Arrhenius Laboratories

Arrhenius laboratories
Arrhenius laboratories

The first building (No. 10) was designed by architect Carl Nyrén (1917-2011) and was inaugurated in 1973. It was built for chemistry institutions and counts as one of the most consistent and architecturally successful examples in the style of "structuralism". According to this architect used a series of standardized, prefabricated concrete for pillars, beams, floor slabs and stairs, where the façade elements would ensure both flexibility, variability and unlimited expandability. Total building consists of four relatively narrow building bodies joined together so that an elongated, fully enclosed farm in north-south direction is formed. The exterior consists of untreated concrete columns with strongly protruding heels behind the smooth concrete parapets and low window strip silhouetted. Some wall sections, like the frescoed huge ventilation hoods, lined with silver-colored stainless steel.

Chemistry practice laboratories
Chemistry practice laboratories

The building was designed by the architectural office Nyréns by architect Thomas Rosén and consecrated in 1995. It consists of a prefabricated system where the facades behind pelars have had a traditional character with stained breast slices and red wooden joinery.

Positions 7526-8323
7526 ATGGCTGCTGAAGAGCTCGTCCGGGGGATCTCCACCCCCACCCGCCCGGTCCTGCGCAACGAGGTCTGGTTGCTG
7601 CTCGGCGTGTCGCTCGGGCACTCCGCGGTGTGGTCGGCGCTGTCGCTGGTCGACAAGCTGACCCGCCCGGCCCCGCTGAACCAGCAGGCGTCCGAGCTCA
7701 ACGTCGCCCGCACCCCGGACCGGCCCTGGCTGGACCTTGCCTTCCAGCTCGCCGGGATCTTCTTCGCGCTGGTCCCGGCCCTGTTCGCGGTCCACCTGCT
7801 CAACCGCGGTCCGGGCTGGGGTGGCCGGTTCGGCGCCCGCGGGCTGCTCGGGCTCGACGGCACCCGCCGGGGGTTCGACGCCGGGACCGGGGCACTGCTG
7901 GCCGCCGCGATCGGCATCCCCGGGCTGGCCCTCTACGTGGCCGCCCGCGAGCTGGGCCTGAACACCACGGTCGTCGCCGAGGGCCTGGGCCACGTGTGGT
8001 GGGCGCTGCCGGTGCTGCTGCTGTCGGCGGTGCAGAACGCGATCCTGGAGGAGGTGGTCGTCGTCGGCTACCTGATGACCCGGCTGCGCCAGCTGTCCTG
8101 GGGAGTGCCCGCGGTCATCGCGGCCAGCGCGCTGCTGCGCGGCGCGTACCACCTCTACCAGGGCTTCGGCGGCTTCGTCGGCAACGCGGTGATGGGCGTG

The building was designed by architect Nyrén's offices by the architect Bertil Brodin and consecrated in 1985. It consists of three parallel, north-south oriented buildings bound together in the upper floors with glazed footbridges. It is also built up of long prefabricated systems with a special design of the windows. In the south, open building with generous balconies. The house's only auditorium has been broken out into a separate volume clad with green-painted wood paneling.

Fun facts

The buildings have been named after chemist Svante Arrhenius, who received the Nobel Prize in Chemistry in 1903. The first building has among other things inspired director Mikael Håfström, who let it be the company Angila Medical's plant in the film "Hassel - Botgörarna" from, 1991.

Biology building
Biology building